In response, the police hold back until the main march disperses. They wait for some damage to be done, and then they go on the offensive. They round-up and brutalize everyone left on the streets, including passers-by, peaceful protesters and those engaged in property damage. In Seattle, Québec, Genoa, and others, this script has played out over and over again. The police wait until the mass organizations leave, then go after the rest. This strategy suggests that the police and the state are keenly aware of who they want – and don't want – to provoke.
Within this context, the “Black Bloc” and their supporters utilize the larger rally and split marches to launch attacks on property and the police. Usually the police wait long enough for damage to be created before they respond. It is one of the few times the police wait to crack down.
Then, when the cops attack, the Bloc usually retreats and tries to merge with others. In Genoa, the Black Bloc ran through a group of nuns engaged in a sit-in which resulted in the police attacking the nuns. In New York City, at a demonstration against WEF (World Economic Forum), the Black Bloc ended up running from the police and trampling down women Steelworkers from Toronto, who were then attacked by the police as the Bloc hid behind the Steelworkers.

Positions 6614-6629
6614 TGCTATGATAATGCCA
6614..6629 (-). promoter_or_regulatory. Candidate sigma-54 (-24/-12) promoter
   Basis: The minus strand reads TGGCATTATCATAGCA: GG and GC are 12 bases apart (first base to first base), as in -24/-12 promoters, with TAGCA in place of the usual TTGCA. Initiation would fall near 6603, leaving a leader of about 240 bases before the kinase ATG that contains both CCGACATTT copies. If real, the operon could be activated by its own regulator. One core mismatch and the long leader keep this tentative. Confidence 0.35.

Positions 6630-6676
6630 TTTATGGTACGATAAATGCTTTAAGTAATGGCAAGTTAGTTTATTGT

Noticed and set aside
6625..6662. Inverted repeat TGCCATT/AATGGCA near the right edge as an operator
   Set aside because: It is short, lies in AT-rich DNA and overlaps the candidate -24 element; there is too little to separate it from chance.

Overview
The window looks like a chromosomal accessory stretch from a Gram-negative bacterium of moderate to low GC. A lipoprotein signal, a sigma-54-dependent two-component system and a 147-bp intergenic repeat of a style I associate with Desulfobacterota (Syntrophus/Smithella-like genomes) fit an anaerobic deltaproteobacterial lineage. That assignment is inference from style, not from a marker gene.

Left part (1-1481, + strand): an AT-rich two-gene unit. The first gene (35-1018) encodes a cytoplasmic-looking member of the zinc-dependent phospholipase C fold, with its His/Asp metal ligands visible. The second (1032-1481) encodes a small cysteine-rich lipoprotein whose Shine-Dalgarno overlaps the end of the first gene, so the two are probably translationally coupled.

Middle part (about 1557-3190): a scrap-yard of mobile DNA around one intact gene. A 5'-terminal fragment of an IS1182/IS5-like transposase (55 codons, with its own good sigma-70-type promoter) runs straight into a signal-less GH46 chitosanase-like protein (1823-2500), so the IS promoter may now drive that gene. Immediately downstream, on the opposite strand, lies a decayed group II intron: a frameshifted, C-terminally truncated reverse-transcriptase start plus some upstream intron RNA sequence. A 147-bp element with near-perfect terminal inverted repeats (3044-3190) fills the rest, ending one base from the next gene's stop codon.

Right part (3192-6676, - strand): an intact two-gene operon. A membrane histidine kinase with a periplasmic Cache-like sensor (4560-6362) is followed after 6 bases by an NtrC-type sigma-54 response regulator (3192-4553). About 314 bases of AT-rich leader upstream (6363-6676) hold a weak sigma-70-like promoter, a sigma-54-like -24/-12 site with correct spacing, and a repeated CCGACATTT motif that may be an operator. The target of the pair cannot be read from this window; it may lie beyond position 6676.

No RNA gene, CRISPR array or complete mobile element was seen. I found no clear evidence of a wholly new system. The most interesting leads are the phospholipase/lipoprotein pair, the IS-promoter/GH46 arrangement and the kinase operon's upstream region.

Then the media and police trot out the usual line ‘We are ok with protests, but a small minority of criminals can't be tolerated.’ Those innocents that were arrested were an unfortunate by-product of protecting the city and its inhabitants. The police and politicians then justify the violence against protestors as necessary to stop any further violence.
In the process, hundreds get arrested while the media spends the next several days reducing the estimated numbers of demonstrators, erasing on-site reports of police brutality, critiquing the police as being too passive. Then the police say they weren't able to protect property at the start because they were committed to facilitating the peaceful protest. Afterward they ‘did everything possible to restore order.’ Throughout all this, stories begin to emerge about undercover officers mingling with crowd, engaging in and trying to stir up ‘action.’ Eventually a handful gets charged with some serious offences and the majority arrested get released with few or no charges.